Roy’s death scene in Perestroika, though short, contains two songs in it. The first comes as the scene starts, as Roy is singing John Brown’s Body softly. The song is a marching song dating back to the American Civil War, sung mostly by Union (the Northern States) soldiers and abolitionists opposed to slavery. John Brown was a famous abolitionist who thought armed uprising was the only way to liberation. He was the first person hanged for treason in the United States.

“I, John Brown, am quite certain that the crimes of this guilty land will never be purged away but with blood. I had, as I now think vainly, flattered myself that without very much bloodshed it might be done.”

John Brown, last words.

As for why Roy Cohn would sing this song, it seems to be part of how the song describes John Brown’s march to Heaven, as Roy himself is soon to make that trip, according to him. He doesn’t seem to be convinced of abolitionism in any way.

The other song in the scene is sung by Ethel Rosenberg, at the acting of Roy, who pretends to be so delirious that he’d confuse Ethel with his mom, and she sings Tumbalalaika.

Tumbalalaika is a Yiddish/Russian folk song. Its title comes from two words, Tun, which is the Yiddish onomatopoeia for a sound, and Balalaika, which is a Russian stringed instrument.

A Balalaika

The song itself is a love song about a boy who has to make his mind up about who to be with. The body of the song is a to-and-fro where the boy riddles a girl, who answers in kind. The full text can be accessed here.

Tumbalalaika, the love song Ethel sings, as performed by The Barry Sisters.

The part that’s included in the play reads, in English:

A young boy stands

And he thinks,

Thinks and thinks

A whole night:

Whom to take

And not to shame,

Whom to take

And not shame,

Tum-ba-la, tum-ba-la, tum-balalaike,

Tum-ba-la, tum-ba-la, tum-balalaike,

Tum-balalaike, play balalaika—

Though nothing is said about it, the fact that it’s a love song explicitly between a boy and a girl seems to point towards Roy Cohn’s hidden sexuality, as it is the ghost of Ethel that sings it. The answer remains ambiguous.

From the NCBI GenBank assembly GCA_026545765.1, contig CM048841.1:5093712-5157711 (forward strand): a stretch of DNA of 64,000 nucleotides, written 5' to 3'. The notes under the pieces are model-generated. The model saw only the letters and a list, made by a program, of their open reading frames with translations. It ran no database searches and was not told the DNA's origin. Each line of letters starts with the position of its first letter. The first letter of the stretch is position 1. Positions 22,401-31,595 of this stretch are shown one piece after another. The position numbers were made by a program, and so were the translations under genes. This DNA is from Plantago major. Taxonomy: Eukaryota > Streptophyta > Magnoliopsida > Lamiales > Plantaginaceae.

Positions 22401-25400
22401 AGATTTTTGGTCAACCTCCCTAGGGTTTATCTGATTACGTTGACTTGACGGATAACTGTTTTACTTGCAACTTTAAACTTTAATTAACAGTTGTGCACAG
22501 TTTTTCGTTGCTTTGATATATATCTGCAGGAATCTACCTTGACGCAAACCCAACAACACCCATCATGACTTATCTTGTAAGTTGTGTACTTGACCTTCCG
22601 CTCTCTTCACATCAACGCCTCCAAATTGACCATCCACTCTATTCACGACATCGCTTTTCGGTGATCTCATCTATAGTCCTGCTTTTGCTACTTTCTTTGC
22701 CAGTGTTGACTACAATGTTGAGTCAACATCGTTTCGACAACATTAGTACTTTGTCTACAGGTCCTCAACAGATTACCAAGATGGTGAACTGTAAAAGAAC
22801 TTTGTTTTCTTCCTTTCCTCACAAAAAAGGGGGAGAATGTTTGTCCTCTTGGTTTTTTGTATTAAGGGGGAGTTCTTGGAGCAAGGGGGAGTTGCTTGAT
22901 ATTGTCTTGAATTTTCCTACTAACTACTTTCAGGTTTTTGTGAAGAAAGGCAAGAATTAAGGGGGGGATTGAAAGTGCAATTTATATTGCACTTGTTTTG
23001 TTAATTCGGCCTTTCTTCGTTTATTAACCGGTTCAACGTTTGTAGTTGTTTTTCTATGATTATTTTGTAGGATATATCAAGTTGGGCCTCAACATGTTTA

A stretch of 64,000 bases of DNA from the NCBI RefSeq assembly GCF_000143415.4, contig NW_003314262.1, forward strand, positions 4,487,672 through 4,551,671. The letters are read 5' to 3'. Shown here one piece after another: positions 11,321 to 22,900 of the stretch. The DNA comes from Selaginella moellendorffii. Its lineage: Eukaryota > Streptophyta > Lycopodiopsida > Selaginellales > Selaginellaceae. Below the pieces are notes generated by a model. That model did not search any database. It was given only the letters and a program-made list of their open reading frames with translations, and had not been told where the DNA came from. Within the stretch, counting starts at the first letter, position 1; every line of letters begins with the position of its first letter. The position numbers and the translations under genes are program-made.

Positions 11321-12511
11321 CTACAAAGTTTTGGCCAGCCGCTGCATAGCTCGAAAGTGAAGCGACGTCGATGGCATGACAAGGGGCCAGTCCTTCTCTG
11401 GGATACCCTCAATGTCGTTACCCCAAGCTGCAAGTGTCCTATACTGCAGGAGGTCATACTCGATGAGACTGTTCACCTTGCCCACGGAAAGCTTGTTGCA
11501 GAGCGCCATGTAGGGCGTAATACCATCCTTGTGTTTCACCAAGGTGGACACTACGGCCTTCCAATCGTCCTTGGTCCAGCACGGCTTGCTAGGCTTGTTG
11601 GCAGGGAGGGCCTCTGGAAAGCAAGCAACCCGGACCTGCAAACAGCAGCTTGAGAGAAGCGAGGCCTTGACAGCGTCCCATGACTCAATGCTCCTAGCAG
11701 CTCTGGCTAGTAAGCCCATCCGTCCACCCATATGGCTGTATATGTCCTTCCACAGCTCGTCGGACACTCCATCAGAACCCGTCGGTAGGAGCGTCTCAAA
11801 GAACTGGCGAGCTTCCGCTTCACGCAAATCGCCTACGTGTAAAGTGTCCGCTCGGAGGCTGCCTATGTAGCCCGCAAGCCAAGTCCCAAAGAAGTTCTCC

The Role of Fear in Angels in America

There are a lot of factors that make up Angels in America by Tony Kushner, such as social expectation, labels, sexuality, disease, and so on, but what really ties them all together is the presence of fear. As is said in Als’s summarizing article ‘“Angels in America”: Brilliant, Maddening, and Necessary‘, “fear defined the times.” Roy Cohn, the highly recognized lawyer in the novel that is despised by some, is diagnosed with AIDS by his doctor but refuses to be called a homosexual, due to his contraction of AIDS. As he claims, “AIDS is what homosexuals have. I have liver cancer” (47). There is a level of fear in Roy as he starts to realize his place with the disease growing in him, as well as having death loom over him more and more each day. He also fears the reception of people if they were to know he is somewhat a homosexual, especially in his career and with his colleagues.

Joe is scared of what his actual sexuality means in terms of his religion, marriage, and standing in his life at that moment. He takes all those walks in the park instead of immediately coming back home to his wife in order to contemplate, even when he wasn’t in full realization of his homosexuality. Harper is scared of facing reality and thus indulges herself in Valium, reality being that she is actually alone in the world and probably the only person she ever has is Joe, but even he’s leaving. Louis leaves Prior because he is scared of the inevitable of Prior’s condition, and for himself. Prior is scared of what this prophecy means to him and to the world, scared of death due to his contracting AIDS as well. Fear is what drives certain people to do certain things, and perhaps this is what really pushes the narrative forward in Angels in America: people are scared and they do irrational things to relieve that fear, not knowing that those actions can harm other people.

Why Perestroika?

When talking about the second play of Angles in America, I could not help but think why would Perestroika be a title for this piece.